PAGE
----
INTERVIEWS: Growly Beast has an interview with Alice Hunt and Tracy Williams of Goodbye Chains.

REMIX: The Webcomic Builder has a lengthy essay on fan-comics; something maybe we ought to relabel "remix comics"?

NOT WEBCOMICS: Kickstarter fund drive for an American Elf videogame?  I'd buy that for a dollar!


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Comix Talk for Wednesday, February 10, 2010

Gemma Correll

OMFGUIHAJB!!!! It is snowing again in Washington DC. IT IS SNOWING… AGAIN.  I have a review of Smile up today.  In addition, be sure to check out the bonus comic Raina Telgemeier did.  I saw this funny comic about one of the downsides of the Internet today (see above) – Gemma Correll has lots more great illustrations on her Flickr page.

Congratulations: 1Up names Jerry Holkins and Mike Krahulik to their five most influential people in videogames for the last decade.

Weird, but something I suspect many readers here might be interested in checking out — MyWebWill purports to be a service for managing your digital identity after death.  Think about it — you're going to create a ton of stuff online in your life, some of it at least as important as any physical stuff you'll leave behind.

JUSTIFY MY HYPE: Jamie Noguchi has a new webcomic called Yellow Peril.  Jamie was the original artist for Erfworld, is a heck of an artist and part of the Super Art Fight crew.  Jamie also runs Monster Cutie which is a great source of tips and craft for illustrators.

Last, not comics but this Oscar nominated short, Logorama, is all kinds of weird-cool.  Language is very NSFW btw.

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A Rock and Rolling Update About Webcomics and Stuff

SKIP THE BORING SITE NEWS IF YOU WANT:  My work to fix my hosting and design and angst issues continues apace (well not the angst issues) and I'll be trying out another host for ComixTalk starting sometime this week (just need a block of time to do the move).  The two other things I'm angsting about are (1) new design/functionality decisions and (2) whether to switch from Drupal to Wordpress.  

MILESTONES: Happy Birthday to my littlest's x-girls current favorite cartoonist Frank Cammuso.  She's a big fan of the two Knights of the Lunch Table books.  She has a couple of signed sketches from him as well.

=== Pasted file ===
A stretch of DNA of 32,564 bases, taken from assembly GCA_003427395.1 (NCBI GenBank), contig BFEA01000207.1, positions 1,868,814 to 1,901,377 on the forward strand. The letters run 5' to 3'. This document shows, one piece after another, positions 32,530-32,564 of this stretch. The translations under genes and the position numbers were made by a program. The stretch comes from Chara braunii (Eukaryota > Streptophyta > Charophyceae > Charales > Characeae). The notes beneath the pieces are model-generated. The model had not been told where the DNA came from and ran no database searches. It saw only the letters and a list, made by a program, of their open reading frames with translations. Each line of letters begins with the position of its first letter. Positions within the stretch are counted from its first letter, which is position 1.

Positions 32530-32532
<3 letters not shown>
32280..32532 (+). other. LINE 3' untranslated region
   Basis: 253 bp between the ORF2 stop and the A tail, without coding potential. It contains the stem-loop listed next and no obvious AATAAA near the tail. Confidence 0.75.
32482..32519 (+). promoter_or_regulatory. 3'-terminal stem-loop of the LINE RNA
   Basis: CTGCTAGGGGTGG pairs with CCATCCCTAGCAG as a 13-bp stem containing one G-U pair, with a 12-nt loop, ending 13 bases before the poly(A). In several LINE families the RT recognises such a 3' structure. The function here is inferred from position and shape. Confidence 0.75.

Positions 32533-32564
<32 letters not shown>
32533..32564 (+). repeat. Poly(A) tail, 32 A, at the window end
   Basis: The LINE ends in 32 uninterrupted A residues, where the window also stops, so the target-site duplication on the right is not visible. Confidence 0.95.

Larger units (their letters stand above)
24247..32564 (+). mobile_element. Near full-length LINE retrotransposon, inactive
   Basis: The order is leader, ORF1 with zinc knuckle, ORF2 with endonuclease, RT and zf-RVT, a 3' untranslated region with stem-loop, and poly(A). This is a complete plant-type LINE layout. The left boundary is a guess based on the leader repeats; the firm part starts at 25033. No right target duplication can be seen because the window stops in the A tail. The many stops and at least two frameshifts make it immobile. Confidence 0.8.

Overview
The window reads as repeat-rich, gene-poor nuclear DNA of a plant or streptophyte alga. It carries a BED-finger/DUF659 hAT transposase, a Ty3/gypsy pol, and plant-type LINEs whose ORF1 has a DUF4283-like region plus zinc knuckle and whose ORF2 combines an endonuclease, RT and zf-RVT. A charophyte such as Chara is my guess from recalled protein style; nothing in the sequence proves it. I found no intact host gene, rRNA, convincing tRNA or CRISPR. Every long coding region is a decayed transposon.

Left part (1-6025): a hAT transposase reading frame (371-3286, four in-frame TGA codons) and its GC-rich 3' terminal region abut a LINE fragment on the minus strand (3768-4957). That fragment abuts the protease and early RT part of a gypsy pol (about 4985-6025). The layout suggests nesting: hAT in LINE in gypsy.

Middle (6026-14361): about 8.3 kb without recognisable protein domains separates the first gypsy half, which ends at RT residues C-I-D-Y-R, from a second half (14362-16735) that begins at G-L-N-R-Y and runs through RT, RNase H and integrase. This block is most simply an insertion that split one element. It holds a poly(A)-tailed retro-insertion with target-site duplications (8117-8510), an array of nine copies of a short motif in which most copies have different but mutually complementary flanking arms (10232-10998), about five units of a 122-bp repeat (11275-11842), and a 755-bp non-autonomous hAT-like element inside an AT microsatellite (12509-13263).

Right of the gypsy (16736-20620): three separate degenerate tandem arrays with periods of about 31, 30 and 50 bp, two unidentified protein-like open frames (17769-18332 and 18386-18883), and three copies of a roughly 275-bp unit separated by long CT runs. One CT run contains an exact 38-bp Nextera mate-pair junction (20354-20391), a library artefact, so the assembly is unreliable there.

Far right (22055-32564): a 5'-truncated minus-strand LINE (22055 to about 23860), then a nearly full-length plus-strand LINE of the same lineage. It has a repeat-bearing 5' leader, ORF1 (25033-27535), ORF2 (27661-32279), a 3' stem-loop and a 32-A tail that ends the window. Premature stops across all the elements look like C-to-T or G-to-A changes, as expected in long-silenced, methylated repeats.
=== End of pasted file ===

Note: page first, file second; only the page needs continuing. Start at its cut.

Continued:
NOT COMICS: Did you know they had a Terry Pratchett convention in Arizona last year?  They're currently trying to figure out what city to hold the next one in.  I'd go to that — I just got through a year of reading the Discworld series.

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Sometimes You Just Gotta Rampage!

So there was this video playing at the Cartoon Art Museum during my visit last week where a woman was drawing a comic by painting on panels.  The gimmick was that she had four panels on the wall where she'd draw the next scenes of the comic and then after finishing she's repaint the same four panels with the next scenes.  The story was a cute one about monsters rampaging through the countryside.  Anyone know the name? Is it on the web?  Thanks to Ben Gamboa for identifying it as Lark Pien's Small Destructions, something she actually created at the Museum in 2007.  And here it is:

Just finished reading the first volume of Scott Pilgrim – I hadn't been avoiding it so much as just never got around to it.  Cute story, kind of funny but I was a bit underwhelmed given the love this comic has gotten.  Maybe my expectations were too high or does it get better as the series goes on?

I am working on a review/overview of Evan Dahm's Overside comicsRice Boy and Order of Tales.  There's a reason why comic legend Jeff Smith picked Rice Boy as one of his comics of the decade.

Cool – Websnark is back.  While Wednesday is working on an overhaul of the site, Eric writes about the return of T Campbell's Faans. new members-only approach evolves again.  The old forums are now available for free to read but only members can start new threads or post replies to existing threads.

Anyone familiar with ComicFury?  It's advertised as "a free, easy to use and advertisement-free tool that will help you set up and host a website for your webcomic, which you can elegantly manage without any technical knowledge. All you will have to worry about when using ComicFury is actually making the comics, the rest is provided by us. It also offers you free exposure on the site and excellent support on the forums."